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RNA interference technologies and their use in cancer research.

Gaither, Alex and Iourgenko, Vadim (2007) RNA interference technologies and their use in cancer research. Current Opinion in Oncology, 19 (1). pp. 50-54. ISSN 1040-8746


PURPOSE OF REVIEW: Recently, RNA interference has evolved into a powerful research tool to functionally characterize genes. Genome-wide RNA interference reagents can study the loss-of-function phenotypes of candidate genes in the context of various disease model systems. In this review, we discuss the data from the most recent studies using RNA interference reagents with a focus on RNA interference-based genomic screening as a tool to expand our knowledge about the molecular basis of cancer. RECENT FINDINGS: Tumorigenesis is the result of the progressive accumulation of mutations in genes controlling cell proliferation and death. Various genes carrying these alterations are known to be directly linked to tumor growth; however, how to translate this knowledge into effective chemotherapeutics, nontoxic to normal cells, is still a subject of intensive research. SUMMARY: Loss-of-function studies offer a potential for validation of known and unrecognized tumor-associated targets. RNA interference-mediated gene knockdown can be exploited to study the reprogrammed circuitry of genes, discover gene interactions restricted to cancer cells and identify mechanisms of chemoresistance in cancer cells. In addition, the simultaneous use of cancer drugs and RNA interference also provides a paradigm to develop strategies to inactivate essential genes promoting neoplastic growth.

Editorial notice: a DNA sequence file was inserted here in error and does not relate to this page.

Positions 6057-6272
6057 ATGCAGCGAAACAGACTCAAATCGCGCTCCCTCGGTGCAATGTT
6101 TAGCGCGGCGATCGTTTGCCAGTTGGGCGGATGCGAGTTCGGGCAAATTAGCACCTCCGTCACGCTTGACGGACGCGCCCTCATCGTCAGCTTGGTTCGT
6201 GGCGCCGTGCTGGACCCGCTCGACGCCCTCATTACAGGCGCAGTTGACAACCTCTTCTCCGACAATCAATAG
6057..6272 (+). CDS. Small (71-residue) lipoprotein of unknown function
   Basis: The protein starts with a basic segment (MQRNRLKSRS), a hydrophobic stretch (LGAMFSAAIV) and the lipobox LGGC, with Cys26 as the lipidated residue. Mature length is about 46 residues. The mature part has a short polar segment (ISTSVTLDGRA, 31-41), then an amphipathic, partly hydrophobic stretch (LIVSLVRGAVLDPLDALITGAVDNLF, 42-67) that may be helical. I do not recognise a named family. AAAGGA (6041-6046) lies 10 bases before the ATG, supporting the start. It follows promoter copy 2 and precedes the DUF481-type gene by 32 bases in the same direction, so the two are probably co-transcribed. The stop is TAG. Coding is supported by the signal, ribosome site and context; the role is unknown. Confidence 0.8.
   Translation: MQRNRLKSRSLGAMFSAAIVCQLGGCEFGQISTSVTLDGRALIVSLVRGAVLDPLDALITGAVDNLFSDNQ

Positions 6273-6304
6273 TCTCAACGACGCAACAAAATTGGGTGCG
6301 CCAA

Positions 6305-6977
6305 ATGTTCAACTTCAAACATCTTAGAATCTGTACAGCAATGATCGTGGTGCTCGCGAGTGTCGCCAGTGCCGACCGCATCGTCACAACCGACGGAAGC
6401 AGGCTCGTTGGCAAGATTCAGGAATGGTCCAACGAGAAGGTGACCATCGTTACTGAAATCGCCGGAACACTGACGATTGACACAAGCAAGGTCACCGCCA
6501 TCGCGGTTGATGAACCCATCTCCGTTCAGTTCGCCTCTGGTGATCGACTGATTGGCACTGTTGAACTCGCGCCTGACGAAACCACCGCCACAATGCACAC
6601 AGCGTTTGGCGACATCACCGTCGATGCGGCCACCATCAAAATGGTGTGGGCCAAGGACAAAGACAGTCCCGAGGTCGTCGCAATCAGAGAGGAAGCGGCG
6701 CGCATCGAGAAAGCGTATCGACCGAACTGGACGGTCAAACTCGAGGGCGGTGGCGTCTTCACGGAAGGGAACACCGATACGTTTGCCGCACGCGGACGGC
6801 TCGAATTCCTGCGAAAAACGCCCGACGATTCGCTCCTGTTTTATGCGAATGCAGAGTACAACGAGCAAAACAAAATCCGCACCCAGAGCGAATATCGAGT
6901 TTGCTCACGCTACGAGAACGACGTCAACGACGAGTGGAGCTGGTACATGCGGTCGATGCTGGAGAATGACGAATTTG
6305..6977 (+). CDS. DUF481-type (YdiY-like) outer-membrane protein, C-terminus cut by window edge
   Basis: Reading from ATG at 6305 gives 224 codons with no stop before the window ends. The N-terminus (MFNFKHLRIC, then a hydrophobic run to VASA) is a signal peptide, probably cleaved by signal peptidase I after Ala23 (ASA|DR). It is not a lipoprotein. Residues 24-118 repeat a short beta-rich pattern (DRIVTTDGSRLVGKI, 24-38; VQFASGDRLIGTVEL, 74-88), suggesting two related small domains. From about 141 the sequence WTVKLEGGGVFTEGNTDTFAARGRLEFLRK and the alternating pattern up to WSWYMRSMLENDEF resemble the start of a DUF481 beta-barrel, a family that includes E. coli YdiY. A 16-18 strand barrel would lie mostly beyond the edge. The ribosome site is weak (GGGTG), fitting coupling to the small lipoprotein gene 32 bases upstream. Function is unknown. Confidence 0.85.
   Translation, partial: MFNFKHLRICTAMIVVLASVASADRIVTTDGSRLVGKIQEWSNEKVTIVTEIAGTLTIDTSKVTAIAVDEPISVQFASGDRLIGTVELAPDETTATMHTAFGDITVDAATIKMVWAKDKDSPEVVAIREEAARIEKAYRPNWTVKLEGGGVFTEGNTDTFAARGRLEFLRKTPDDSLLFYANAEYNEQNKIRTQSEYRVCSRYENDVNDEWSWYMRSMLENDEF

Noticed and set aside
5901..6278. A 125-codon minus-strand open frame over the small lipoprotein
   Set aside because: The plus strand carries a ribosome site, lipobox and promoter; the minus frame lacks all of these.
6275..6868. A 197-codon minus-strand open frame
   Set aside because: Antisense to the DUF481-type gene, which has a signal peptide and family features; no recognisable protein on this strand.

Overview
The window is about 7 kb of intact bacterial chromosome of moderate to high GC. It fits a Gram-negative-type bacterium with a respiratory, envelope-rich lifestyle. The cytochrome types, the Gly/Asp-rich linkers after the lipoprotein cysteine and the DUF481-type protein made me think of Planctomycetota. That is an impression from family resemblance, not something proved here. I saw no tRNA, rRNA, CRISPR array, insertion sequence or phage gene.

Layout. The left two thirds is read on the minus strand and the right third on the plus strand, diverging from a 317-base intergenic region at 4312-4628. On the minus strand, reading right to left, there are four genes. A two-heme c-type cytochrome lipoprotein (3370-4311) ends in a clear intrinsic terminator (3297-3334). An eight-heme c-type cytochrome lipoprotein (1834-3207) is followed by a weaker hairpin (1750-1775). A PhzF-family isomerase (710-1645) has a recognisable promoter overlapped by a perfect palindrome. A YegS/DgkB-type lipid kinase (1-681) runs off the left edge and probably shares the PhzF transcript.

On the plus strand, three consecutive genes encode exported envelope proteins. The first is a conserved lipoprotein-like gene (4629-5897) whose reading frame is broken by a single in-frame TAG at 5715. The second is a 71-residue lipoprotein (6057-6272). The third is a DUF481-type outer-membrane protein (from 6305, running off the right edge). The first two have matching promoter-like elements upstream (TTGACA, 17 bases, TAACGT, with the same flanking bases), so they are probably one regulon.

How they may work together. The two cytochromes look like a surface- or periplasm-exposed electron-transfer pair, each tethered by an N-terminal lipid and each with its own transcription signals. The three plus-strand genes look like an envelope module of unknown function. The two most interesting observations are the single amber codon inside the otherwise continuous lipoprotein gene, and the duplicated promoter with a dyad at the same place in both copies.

Item Type: Article
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Keywords: cancer drug; chemoresistance; gene interactions; RNA interference; synthetic lethal
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Date Deposited: 14 Dec 2009 14:07
Last Modified: 14 Dec 2009 14:07


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